In These New Times

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New Cold War Confrontation? Kremlin Establishes Military Cooperation Agreements in Latin America

Posted by seumasach on February 17, 2010

Robert Bridge

Global Research

17th February, 2010

As Russian Foreign Minister Sergey Lavrov wraps up his tour of Latin America, Moscow is weighing its options in a turbulent region long dominated by American influence.

Although much of Lavrov’s trip – which took him to Cuba, Nicaragua, Guatemala and Mexico – was dedicated to the promotion of Russian culture and pressing humanitarian issues, there were several announcements that may turn some heads in the region, and especially north of the border.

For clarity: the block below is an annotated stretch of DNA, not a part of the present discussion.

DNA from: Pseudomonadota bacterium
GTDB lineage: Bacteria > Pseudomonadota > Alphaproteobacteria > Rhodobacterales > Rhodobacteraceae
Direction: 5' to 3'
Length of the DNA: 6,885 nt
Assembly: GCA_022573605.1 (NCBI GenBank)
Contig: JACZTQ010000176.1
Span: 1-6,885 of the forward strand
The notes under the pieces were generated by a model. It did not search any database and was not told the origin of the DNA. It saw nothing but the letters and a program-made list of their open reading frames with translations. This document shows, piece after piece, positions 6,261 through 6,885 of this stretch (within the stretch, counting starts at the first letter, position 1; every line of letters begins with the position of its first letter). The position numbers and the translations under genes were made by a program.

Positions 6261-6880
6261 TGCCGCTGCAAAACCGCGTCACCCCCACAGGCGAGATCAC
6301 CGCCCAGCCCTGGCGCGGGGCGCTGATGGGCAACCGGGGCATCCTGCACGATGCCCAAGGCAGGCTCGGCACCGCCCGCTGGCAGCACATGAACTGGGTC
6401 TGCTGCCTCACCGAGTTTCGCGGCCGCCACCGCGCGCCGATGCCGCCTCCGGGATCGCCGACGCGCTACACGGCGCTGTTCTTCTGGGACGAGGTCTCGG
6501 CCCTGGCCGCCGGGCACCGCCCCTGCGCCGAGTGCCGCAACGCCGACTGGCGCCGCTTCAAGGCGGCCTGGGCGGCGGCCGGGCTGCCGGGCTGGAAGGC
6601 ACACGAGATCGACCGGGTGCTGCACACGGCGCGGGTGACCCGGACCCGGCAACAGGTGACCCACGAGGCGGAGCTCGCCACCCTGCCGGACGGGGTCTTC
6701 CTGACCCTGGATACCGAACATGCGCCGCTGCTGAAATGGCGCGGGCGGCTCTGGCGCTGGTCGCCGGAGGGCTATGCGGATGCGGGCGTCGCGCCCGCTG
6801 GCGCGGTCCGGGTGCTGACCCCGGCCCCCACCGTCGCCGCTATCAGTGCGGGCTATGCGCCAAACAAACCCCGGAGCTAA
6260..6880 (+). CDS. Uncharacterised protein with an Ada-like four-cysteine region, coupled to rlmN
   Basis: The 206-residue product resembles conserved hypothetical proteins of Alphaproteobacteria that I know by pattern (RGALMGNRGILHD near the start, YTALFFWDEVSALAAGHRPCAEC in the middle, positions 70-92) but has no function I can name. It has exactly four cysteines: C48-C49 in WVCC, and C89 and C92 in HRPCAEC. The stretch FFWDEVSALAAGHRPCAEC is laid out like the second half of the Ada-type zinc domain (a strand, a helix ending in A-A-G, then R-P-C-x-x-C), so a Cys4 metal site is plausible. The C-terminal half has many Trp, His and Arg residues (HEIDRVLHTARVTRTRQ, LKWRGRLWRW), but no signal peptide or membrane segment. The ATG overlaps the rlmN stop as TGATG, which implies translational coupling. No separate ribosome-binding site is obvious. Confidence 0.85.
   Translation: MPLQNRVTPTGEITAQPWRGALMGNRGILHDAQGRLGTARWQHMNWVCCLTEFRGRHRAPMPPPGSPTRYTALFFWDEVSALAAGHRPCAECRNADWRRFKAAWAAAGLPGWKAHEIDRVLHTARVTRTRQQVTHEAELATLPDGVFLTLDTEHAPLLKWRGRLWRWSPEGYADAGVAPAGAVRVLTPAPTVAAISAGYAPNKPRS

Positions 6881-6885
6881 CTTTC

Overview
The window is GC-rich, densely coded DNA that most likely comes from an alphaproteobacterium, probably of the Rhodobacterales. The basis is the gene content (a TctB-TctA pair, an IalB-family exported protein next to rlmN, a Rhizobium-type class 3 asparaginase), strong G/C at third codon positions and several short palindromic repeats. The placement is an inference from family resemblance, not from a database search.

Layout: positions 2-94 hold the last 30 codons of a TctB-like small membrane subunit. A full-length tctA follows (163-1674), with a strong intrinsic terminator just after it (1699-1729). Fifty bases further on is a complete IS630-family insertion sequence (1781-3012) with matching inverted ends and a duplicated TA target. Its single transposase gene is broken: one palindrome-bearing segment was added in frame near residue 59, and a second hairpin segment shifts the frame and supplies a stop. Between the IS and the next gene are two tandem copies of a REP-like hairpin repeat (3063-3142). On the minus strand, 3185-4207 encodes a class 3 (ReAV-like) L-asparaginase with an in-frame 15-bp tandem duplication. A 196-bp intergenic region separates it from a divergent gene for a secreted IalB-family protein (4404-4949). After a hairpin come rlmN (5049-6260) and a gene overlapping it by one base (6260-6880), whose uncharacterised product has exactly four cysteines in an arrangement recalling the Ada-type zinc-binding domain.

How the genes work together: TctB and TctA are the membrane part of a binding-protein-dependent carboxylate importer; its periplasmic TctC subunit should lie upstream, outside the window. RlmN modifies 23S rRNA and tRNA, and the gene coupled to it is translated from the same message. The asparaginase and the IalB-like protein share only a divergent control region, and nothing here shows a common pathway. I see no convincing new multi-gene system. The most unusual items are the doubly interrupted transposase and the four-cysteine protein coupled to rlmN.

During Lavrov’s one-day visit to Nicaragua on Sunday, it was announced that the two countries had agreed to work jointly in combating drug trafficking and organized crime.

“We have agreed on military and technical cooperation to jointly strengthen the potential of our army and police in fighting against drug trafficking and organized crime,” Nicaraguan President Daniel Ortega told reporters after his meeting with Lavrov.

The Nicaraguan leader then mentioned other areas of future cooperation between the two states, including transport, healthcare and education, as well as the possible introduction of air travel between the two countries with an emphasis on tourism.